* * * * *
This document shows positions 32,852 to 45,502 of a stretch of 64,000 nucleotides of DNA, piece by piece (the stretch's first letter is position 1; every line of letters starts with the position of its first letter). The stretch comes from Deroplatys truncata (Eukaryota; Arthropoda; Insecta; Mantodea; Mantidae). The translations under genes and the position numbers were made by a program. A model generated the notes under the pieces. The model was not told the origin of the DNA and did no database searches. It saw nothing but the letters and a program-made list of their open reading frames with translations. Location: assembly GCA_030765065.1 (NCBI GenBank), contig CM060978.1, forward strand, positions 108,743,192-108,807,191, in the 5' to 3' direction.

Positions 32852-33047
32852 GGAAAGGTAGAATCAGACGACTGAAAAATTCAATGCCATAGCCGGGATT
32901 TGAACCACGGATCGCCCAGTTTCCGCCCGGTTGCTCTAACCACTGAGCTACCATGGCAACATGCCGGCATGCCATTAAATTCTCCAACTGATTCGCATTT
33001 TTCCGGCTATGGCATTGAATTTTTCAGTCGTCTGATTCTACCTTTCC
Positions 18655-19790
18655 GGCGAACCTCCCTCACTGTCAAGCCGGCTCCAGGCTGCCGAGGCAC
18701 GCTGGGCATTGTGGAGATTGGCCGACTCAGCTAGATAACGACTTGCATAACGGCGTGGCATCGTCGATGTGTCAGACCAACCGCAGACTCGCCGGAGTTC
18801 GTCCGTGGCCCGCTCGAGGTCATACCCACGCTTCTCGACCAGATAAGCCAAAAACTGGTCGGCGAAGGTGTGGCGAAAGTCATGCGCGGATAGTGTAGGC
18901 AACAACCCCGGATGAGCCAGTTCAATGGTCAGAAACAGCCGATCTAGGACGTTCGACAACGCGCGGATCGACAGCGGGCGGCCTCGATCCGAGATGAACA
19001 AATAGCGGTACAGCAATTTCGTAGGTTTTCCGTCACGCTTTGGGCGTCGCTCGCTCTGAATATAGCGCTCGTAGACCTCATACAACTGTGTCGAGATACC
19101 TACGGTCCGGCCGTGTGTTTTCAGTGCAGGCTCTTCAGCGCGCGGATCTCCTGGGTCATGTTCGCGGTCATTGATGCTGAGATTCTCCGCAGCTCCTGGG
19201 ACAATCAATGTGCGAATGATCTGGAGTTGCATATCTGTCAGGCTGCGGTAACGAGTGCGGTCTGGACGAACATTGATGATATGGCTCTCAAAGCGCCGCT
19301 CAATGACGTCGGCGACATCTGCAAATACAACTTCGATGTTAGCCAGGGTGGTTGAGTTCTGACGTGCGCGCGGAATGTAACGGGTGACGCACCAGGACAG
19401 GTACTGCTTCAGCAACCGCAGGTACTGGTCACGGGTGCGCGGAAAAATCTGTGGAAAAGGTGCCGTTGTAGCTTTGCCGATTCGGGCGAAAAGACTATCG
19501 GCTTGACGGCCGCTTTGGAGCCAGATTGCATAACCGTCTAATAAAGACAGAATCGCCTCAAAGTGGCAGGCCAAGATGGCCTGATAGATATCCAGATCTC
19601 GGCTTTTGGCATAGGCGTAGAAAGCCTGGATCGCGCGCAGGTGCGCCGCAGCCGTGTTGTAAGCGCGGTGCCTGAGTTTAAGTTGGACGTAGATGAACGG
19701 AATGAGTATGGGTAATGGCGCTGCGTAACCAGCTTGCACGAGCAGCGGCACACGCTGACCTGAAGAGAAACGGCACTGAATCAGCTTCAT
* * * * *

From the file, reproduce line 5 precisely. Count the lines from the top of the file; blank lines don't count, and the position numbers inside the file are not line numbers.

33001 TTCCGGCTATGGCATTGAATTTTTCAGTCGTCTGATTCTACCTTTCC